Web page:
Prof. Mankiw of Harvard has a column in tomorrow's Times (yes, for once I'm getting a jump on the news) on the case against the "public option" in a national health care program; running a government health care insurance program alongside the private programs.
He's much better educated than I, so I should not disagree with him. But that only sometimes has stopped me from voicing opinions.
I'd point out to the good professor that the US has already run an experiment of having private insurance plans and government plans side by side. And what happened? Was the professor's prediction that the government would be "virtually the only game in town" fulfilled?
No. We've had parallel crop insurance programs ever since the FCIC was created towards the end of the New Deal because it was felt private insurance plans didn't do the job. And government did not drive out the private companies; today there is no government insurance operation, just private plans, albeit heavily subsidized by the government.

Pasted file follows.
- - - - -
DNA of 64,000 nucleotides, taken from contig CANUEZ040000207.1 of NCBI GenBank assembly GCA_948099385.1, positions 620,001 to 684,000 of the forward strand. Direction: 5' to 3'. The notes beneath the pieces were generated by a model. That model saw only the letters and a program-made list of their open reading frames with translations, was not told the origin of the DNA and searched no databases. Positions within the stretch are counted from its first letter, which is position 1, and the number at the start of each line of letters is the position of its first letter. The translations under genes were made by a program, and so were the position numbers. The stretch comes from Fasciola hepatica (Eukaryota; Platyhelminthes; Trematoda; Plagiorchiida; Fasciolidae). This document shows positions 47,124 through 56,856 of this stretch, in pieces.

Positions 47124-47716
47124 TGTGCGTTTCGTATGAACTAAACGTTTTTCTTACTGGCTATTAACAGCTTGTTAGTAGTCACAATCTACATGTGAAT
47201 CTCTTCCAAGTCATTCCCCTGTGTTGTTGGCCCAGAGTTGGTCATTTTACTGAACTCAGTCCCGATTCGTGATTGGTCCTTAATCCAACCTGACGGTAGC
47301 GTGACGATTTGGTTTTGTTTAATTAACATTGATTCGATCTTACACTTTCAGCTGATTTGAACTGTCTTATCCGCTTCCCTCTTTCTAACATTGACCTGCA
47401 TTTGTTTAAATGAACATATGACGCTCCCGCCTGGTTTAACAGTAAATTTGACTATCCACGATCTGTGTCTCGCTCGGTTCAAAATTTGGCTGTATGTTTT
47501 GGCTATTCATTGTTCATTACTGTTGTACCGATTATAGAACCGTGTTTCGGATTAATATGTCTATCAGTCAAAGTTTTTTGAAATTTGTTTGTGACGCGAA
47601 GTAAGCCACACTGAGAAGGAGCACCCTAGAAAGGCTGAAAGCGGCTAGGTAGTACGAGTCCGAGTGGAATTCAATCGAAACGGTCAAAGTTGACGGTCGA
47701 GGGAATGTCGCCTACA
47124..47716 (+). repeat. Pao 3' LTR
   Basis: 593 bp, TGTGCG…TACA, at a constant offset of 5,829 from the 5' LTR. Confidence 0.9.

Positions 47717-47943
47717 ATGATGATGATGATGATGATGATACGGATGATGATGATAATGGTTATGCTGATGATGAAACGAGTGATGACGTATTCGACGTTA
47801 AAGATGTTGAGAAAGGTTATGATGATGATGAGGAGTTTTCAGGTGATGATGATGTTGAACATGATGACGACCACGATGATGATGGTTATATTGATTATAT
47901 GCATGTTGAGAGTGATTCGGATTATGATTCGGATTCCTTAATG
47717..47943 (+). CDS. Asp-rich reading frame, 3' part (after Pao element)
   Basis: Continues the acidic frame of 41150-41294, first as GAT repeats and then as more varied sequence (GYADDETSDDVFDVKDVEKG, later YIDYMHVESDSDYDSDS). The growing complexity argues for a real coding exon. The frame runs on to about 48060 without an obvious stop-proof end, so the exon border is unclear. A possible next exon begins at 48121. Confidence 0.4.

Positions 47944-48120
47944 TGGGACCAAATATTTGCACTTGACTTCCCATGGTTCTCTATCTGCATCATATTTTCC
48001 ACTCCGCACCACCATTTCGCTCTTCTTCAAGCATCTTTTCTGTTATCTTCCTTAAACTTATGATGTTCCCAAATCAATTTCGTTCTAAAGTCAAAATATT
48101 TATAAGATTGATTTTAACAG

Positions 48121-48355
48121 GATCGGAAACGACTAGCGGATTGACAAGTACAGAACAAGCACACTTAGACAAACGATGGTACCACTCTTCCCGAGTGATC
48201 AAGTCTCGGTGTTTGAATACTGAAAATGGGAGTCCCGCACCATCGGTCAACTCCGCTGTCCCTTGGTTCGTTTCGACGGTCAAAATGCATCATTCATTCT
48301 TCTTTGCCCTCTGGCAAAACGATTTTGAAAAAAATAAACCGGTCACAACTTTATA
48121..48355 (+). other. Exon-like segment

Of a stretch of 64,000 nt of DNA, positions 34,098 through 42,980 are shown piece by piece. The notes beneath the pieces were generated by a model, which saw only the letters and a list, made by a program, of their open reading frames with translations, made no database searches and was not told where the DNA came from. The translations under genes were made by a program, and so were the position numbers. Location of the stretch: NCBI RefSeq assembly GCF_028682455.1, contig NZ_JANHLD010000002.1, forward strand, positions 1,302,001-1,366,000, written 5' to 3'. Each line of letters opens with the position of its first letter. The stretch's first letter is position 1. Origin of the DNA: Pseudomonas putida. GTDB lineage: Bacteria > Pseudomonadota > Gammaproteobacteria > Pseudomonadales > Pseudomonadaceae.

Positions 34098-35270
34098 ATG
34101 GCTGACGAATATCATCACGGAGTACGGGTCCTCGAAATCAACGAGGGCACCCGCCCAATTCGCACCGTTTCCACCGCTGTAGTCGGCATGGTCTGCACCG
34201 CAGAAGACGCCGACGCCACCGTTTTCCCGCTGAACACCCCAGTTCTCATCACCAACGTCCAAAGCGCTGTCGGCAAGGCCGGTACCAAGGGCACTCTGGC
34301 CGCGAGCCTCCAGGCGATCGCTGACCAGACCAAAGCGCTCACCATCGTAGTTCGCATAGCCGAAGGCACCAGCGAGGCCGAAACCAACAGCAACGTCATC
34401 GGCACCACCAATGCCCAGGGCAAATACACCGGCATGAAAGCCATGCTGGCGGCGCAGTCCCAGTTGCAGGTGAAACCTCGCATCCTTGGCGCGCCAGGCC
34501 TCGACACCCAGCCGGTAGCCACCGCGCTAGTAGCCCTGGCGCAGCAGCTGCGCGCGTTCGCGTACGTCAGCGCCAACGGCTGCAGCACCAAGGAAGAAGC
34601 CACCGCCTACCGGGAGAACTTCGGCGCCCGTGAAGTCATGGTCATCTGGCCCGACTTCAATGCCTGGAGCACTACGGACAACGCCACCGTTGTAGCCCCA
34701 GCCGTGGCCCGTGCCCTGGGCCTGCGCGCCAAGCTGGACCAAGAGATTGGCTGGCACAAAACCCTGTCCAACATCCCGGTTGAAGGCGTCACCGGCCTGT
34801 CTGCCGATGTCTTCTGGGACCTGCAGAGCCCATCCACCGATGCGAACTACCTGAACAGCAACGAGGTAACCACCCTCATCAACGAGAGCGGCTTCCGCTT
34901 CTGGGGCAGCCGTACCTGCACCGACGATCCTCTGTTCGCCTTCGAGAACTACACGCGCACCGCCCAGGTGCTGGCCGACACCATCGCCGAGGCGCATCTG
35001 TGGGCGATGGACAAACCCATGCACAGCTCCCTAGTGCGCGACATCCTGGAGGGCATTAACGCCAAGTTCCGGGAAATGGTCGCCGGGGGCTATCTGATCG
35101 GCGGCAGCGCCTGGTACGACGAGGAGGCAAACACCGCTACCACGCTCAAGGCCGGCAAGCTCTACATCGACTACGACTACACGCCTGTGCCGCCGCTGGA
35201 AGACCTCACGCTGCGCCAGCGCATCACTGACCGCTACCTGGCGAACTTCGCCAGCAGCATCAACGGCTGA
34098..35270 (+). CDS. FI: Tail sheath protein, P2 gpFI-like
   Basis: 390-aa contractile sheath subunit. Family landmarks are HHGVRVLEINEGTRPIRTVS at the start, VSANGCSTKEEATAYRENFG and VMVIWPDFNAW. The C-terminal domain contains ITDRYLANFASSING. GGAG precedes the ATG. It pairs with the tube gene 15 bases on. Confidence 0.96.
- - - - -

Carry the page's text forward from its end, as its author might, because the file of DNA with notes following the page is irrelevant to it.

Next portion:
Mankiw's mistake is to assume there would be a straight competition on economic grounds between the private and government options. Not so. There would be a continuing political/economic struggle in which the private companies would have the advantage. Once the push for national health care is over, the public will lose interest and focus and the role and power of the special interests will return to the fore. In that struggle, government will be the loser.